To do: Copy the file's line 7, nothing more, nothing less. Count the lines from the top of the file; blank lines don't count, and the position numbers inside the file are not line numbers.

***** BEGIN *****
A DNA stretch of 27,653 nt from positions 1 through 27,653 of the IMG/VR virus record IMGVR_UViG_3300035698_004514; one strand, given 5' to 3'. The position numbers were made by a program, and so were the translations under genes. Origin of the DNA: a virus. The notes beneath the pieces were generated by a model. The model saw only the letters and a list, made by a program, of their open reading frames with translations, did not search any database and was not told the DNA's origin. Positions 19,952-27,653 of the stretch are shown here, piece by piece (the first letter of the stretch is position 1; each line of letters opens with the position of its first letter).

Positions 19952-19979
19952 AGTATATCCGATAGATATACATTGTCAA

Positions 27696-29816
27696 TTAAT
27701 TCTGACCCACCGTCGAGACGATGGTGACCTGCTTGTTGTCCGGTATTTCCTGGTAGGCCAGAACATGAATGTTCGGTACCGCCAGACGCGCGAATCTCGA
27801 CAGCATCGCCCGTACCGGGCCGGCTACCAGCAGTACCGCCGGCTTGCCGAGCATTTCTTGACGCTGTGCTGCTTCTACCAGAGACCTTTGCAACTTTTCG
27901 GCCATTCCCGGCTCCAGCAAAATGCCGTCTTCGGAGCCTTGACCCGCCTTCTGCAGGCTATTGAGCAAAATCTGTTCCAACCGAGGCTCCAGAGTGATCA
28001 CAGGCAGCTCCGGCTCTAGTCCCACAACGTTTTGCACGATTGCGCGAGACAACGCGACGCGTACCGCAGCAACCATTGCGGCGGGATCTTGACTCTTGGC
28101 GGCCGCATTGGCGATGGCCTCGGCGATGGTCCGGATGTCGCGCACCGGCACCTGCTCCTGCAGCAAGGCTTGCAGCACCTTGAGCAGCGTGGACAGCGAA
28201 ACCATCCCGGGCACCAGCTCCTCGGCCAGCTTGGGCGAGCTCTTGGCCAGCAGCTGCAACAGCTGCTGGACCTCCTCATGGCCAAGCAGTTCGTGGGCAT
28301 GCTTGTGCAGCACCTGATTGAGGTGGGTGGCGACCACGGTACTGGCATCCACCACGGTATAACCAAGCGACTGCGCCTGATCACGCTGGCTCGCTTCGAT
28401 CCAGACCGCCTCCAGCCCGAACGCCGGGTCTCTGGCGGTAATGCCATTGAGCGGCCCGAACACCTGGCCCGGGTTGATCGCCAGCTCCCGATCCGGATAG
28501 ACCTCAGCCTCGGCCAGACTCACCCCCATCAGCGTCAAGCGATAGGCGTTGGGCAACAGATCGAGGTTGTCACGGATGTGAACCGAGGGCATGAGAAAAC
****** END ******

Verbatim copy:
27801 CAGCATCGCCCGTACCGGGCCGGCTACCAGCAGTACCGCCGGCTTGCCGAGCATTTCTTGACGCTGTGCTGCTTCTACCAGAGACCTTTGCAACTTTTCG